Chern numbers of algebraic varieties

June 10, 2009

A problem at the interface of two mathematical areas, topology and algebraic geometry, that was formulated by Friedrich Hirzebruch, had resisted all attempts at a solution for more than 50 years. The problem concerns the relationship between different mathematical structures. Professor Dieter Kotschick, a mathematician at the Ludwig-Maximilians-Universität (LMU) in Munich, has now achieved a breakthrough. As reported in the online edition of the journal Proceedings of the National Academy of Sciences of the United States of America (PNAS), Kotschick has solved Hirzebruch's problem.

Topology studies flexible properties of geometric objects that are unchanged by continuous deformations. In algebraic geometry some of these objects are endowed with additional structure derived from an explicit description by polynomial equations. Hirzebruch's problem concerns the relation between flexible and rigid properties of geometric objects.

Viewed topologically, the surface of a ball is always a sphere, even when the ball is very deformed: precise geometric shapes are not important in topology. This is different in algebraic geometry, where objects like the sphere are described by polynomial equations. Professor Dieter Kotschick has recently achieved a breakthrough at the interface of topology and algebraic geometry.

"I was able to solve a problem that was formulated more than 50 years ago by the influential German mathematician Friedrich Hirzebruch", says Kotschick. "Hirzebruch's problem concerns the relation between different mathematical structures. These are so-called algebraic varieties, which are the zero-sets of polynomials, and certain geometric objects called manifolds." Manifolds are smooth topological spaces that can be considered in arbitrary dimensions. The spherical surface of a ball is just a two-dimensional manifold.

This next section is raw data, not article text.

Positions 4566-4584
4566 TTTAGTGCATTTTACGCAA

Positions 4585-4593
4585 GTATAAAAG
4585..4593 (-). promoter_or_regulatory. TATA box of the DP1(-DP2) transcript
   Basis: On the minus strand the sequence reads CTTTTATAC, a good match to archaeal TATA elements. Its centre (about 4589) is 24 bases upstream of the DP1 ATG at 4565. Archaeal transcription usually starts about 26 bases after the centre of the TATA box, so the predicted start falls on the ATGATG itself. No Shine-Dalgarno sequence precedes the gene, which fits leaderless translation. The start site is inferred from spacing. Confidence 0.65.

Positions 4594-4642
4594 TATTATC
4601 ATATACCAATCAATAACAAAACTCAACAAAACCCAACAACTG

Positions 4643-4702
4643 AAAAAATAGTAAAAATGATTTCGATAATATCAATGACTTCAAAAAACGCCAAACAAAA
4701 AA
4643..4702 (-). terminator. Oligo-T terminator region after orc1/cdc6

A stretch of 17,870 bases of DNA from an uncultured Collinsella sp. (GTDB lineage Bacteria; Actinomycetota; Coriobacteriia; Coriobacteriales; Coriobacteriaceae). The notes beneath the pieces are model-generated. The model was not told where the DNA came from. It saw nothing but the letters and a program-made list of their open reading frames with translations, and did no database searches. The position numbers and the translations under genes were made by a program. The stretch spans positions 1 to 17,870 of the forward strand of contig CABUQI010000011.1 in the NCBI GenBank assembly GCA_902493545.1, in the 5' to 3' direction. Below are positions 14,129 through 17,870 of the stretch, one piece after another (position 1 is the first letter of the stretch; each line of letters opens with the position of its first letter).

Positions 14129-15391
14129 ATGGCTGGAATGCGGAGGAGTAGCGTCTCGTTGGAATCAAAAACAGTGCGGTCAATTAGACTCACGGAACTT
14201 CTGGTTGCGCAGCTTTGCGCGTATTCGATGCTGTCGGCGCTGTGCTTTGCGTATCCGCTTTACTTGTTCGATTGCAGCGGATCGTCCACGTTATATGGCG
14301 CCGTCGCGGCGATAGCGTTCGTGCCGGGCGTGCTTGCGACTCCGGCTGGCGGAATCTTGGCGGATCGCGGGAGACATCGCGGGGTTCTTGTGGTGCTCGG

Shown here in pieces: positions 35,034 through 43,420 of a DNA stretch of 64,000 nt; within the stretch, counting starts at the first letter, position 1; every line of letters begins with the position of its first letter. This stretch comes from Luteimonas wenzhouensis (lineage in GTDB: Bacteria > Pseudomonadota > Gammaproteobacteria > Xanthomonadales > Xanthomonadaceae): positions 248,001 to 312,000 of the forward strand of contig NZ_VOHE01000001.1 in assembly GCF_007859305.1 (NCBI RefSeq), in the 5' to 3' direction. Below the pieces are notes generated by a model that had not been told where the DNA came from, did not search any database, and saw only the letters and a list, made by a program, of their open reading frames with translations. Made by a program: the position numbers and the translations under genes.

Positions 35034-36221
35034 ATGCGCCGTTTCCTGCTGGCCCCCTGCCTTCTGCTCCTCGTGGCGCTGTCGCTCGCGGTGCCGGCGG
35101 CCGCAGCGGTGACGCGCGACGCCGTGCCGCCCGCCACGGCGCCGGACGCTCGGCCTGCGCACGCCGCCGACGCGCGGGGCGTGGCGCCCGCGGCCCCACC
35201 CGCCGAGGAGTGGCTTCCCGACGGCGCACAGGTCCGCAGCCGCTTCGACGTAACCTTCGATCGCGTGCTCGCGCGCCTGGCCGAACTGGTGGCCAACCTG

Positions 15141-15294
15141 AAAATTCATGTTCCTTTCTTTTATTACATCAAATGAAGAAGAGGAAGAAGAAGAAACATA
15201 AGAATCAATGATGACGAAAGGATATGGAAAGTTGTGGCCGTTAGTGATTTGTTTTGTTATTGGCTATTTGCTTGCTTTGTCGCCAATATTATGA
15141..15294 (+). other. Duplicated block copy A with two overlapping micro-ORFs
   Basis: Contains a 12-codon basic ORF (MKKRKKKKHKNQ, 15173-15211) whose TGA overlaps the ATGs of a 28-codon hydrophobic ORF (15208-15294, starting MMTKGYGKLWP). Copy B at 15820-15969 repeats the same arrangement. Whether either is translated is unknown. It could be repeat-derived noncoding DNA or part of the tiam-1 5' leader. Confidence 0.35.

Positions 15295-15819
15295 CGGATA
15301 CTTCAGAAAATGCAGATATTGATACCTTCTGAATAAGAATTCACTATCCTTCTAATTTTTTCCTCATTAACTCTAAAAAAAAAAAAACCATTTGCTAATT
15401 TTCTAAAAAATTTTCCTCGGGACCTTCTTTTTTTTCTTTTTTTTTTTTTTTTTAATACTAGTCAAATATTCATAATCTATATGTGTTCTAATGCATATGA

In mathematical terminology Hirzebruch's problem was to determine which Chern numbers are topological invariants of complex-algebraic varieties. "I have proved that - except for the obvious ones - no Chern numbers are topologically invariant", says Kotschick. "Thus, these numbers do indeed depend on the algebraic structure of a variety, and are not determined by coarser, so-called topological properties. Put differently: The underlying manifold of an algebraic variety does not determine these invariants."

The solution to Hirzebruch's problem is announced in the current issue of PNAS Early Edition, the online version of PNAS.

Source: Ludwig-Maximilians-Universität München

Explore further: Mathematic innovator Raoul Bott dies

Related Stories

Mathematic innovator Raoul Bott dies

January 9, 2006

Raoul Bott, a mathematician who made innovative contributions to differential geometry and topology, has died at the age of 82.

Recommended for you

Just how good (or bad) is the fossil record of dinosaurs?

August 28, 2015

Everyone is excited by discoveries of new dinosaurs – or indeed any new fossil species. But a key question for palaeontologists is 'just how good is the fossil record?' Do we know fifty per cent of the species of dinosaurs ...

Fractals patterns in a drummer's music

August 28, 2015

Fractal patterns are profoundly human – at least in music. This is one of the findings of a team headed by researchers from the Max Planck Institute for Dynamics and Self-Organization in Göttingen and Harvard University ...

2 comments

Adjust slider to filter visible comments by rank

Display comments: newest first

ShotmanMaslo
not rated yet Jun 10, 2009
ehm.....what?
mattytheory
not rated yet Jun 10, 2009
I don't think I understood everything but from what did understand I thought it was interesting.

Please sign in to add a comment. Registration is free, and takes less than a minute. Read more

Click here to reset your password.
Sign in to get notified via email when new comments are made.